RED SCREES from AMBLESIDE

 


Summary

Date - 14th December 2008 Distance - 6.5 miles
Map - OL7 Start point - Rydal Road car park Ambleside (NY 376046)

 

Summits Achieved

Name Height (ft) Height (m) Grid Ref
Red Screes 2546 776 NY 3964 0876

 

The Walk

Whilst Dad and us had done a few walks on weekdays with Uncle Eric recently, this was the first Sunday walk we had had for a few weeks. We eagerly jumped into the car and we set off early for Ambleside in the Lake District.

Paying to park is a necessary evil and Ambleside being one of the tourist honey pots is expensive, but as it was near to Christmas, Sunday was free, so saving Dad £6. Well it would go towards his tea and cake later! We did however remember that last time this happened due to a power cut in Grasmere, Dad suffered a fall, so we hoped that this was not an omen for today.

He was soon ready and we snuggled down in his rucksack and off we went about 9.15. The first ¾ mile is along the road that climbs steeply up to the Kirkstone Pass. Dad has still not fully regained his hill fitness after his enforced lay off, so he was puffing a bit and was very glad to get to the gate that led on to the open fell where the path climbed up between two walls. The sky was heavy with cloud, and the mountains and valleys were obscured. As we ascended the mist began to lift and wonderful views unfolded of the mountains with the clouds hanging in the valleys. Here looking NW…

And below towards the Coniston Fells.

The weather recently had been very wintry and today was no exception. At lower altitudes the snow had gone, but the thaw had left the ground very wet and soft making for harder going. Ever upwards we went stopping again to admire the view down to Rydal Water. Note the perfect reflections in the water, and we thought the cloud added further atmosphere to the shot…

A gate and stiles allowed progress through cross walls and then a steeper section skirted round some crags before the gradient eased off a little. Suddenly two things then happened. The landscape changed from green to white as we reached the snow line, and the visibility dropped to 50 yards. The path had disappeared and the visibility meant we could not see in which direction the summit lay. There were no tracks as we were the first walkers up here today, but Dad picked his way carefully along and the wall away to the right gave guidance for a time. He checked the map and knew that a wall had to be crossed, and to our relief this came into view. We knew now that we were about 300 yards from the summit. Two large cairns now guided us on, and then we saw the small tarn in a dip. It was just yards now before the summit cairn and trig point was reached. Up here there was a stiff breeze and it was bitterly cold, but nevertheless we hopped out and sat in the snow to have our photo taken.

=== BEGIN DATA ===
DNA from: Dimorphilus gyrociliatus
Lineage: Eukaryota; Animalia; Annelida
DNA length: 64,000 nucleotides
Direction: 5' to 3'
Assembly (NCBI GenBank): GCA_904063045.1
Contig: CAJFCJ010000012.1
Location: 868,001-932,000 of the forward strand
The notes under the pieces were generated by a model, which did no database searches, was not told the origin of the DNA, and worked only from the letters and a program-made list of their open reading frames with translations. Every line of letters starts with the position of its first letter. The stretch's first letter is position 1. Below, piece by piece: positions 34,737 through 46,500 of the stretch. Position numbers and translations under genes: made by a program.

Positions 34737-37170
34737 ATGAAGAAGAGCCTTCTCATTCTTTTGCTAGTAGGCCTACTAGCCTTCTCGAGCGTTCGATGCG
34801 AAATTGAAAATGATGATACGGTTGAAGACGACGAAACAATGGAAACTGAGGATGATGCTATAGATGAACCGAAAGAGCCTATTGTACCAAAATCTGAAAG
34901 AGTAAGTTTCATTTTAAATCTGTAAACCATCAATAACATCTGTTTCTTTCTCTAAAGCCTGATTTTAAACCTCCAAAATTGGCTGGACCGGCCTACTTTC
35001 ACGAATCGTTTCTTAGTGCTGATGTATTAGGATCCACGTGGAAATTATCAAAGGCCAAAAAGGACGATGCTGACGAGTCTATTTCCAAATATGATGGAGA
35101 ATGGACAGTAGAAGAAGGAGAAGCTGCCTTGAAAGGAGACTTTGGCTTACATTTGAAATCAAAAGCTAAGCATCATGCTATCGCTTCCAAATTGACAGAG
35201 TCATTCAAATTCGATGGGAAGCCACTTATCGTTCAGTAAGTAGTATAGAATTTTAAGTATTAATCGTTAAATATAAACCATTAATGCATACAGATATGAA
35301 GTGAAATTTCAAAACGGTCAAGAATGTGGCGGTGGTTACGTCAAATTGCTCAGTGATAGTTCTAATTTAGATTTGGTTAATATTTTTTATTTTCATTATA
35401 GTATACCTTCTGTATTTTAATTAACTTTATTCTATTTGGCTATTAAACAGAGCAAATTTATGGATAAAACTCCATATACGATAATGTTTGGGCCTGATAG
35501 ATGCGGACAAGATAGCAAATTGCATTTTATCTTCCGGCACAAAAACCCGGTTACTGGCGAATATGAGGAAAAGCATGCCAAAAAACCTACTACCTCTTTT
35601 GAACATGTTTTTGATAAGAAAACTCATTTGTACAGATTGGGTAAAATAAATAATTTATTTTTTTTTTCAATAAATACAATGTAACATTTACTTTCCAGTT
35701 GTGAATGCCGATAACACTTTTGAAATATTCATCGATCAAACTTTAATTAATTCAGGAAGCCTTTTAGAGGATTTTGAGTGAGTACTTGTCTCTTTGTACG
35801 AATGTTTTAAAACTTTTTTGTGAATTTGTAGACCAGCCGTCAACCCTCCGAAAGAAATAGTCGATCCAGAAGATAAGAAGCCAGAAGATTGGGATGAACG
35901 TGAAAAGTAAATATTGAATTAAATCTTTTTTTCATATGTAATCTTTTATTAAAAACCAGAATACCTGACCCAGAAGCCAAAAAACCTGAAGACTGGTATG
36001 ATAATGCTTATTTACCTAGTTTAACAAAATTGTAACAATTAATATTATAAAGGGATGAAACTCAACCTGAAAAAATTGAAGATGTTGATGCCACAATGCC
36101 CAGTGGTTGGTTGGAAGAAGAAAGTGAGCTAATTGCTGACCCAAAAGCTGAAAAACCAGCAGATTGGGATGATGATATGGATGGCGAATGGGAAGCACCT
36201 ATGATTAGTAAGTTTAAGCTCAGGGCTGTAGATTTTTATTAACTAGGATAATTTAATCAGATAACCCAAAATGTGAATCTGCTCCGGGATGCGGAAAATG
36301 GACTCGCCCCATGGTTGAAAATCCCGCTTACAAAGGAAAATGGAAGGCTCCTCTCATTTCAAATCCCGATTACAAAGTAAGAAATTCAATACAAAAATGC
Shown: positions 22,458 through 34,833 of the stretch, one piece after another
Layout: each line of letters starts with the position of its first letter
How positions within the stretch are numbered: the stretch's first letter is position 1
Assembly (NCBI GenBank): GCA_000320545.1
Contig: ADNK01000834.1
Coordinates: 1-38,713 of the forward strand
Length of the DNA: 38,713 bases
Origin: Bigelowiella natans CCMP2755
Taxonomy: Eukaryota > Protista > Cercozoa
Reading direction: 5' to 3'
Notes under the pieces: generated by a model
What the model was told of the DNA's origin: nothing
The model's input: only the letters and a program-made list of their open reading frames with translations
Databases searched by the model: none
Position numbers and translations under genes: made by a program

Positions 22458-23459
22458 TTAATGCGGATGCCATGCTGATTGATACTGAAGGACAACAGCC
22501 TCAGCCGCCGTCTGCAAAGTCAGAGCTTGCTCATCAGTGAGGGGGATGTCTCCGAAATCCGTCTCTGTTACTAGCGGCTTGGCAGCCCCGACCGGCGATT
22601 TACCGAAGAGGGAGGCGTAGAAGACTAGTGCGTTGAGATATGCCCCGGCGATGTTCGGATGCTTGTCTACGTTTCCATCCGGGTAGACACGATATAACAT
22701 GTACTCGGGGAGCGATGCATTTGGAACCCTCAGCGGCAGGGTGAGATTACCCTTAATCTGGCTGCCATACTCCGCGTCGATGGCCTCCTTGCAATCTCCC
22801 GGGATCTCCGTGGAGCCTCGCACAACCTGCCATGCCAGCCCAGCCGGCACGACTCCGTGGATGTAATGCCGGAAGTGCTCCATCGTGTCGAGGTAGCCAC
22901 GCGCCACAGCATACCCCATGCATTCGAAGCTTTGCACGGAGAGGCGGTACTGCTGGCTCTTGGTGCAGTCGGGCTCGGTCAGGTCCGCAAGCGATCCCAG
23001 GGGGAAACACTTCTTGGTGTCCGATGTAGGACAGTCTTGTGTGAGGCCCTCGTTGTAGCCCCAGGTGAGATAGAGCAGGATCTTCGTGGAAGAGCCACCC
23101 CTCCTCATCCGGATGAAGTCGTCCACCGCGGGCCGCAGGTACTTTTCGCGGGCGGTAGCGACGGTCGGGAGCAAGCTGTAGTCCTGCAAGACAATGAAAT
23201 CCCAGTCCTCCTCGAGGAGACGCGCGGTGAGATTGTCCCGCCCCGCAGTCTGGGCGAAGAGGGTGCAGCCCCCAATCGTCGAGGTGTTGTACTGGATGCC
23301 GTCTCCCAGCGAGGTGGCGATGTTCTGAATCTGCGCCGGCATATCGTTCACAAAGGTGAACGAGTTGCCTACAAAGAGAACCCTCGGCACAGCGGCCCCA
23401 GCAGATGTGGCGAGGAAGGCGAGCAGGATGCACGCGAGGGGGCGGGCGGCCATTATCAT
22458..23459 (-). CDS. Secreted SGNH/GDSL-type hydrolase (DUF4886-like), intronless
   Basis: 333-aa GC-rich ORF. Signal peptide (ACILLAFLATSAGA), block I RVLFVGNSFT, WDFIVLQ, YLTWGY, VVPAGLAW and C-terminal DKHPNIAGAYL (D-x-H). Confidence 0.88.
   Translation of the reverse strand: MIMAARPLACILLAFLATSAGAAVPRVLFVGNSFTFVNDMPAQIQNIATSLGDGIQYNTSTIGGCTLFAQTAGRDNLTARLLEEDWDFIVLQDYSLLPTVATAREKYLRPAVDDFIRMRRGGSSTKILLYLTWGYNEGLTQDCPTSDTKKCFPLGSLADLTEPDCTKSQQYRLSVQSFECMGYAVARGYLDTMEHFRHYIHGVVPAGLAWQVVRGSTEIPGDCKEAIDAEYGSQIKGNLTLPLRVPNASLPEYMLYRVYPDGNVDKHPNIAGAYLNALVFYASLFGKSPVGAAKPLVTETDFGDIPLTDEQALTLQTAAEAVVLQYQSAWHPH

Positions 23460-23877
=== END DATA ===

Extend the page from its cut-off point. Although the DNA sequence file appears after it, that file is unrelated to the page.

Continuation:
We had to be very careful as just behind the trig point the mountain drops away almost vertically. Because of the cold, for once we were very glad to be back in the rucksack.

Dad had planned to take us to three further summits, but with cloud and the snow route finding would have been very difficult, and he thought that it was not wise to do this. We agreed too, and being sensible and safe we returned by our outward route. It was easier now of course because he could just follow his footprints. Soon the wall descending the fell came into view again. It was encrusted in snow, which had drifted up to it too.

We were not the only walkers on the mountain however, and we met a few including this party of four who add some colour to an otherwise white landscape. At least they could follow Dad’s trail.

We continued down and as if by magic the views returned as we dropped below the cloud layer. Distantly south beyond Windermere, we could see that the sun was shining on Morecambe Bay. The large building is Heysham Nuclear Power Station.

Not long after this was taken we dropped below the snow line, and Dad found some convenient rocks where we could sit and have our sandwiches. Before setting off again we posed for our photo.

We do tell Dad that people will get fed up with seeing pictures of sheep. Dad however reminded us that without the lovely Herdwicks that roam the fells, the landscape would soon return to scrub and the enjoyment of roaming around would be diminished. The hill farmers are having a very hard time and it is worrying that some are giving up. The sheep are what is known as "hefted". That is they range only in a specific area, and this knowledge is passed on to the lambs. The farmer thus knows exactly where to find his sheep. These posed for Dad, with Shaun’s help of course.

As we continued down we enjoyed the view again of Rydal Water, but now there were not any reflections as the breeze was disturbing the surface. The cloud had lifted and this wonderful view to the Coniston Fells was a joy to behold. In the centre is Wetherlam the mountain we climbed in a previous story. To the left is Coniston Old Man, and to the right Little and Great Carrs approached by the ridge of Wet Side Edge, enclosing the Greenburn Valley.

The road was reached soon afterwards and then it was just a gentle stroll down to Ambleside. We settled in the car and had the rest of our picnic. Dad of course went to a nearby café for tea and chocolate cake (anyone would think he liked chocolate). They sold all sorts of local beers here and Dad bought two bottles of one called Tag Lag, which he and Uncle Brian had with their evening meal. It had been a great day out.

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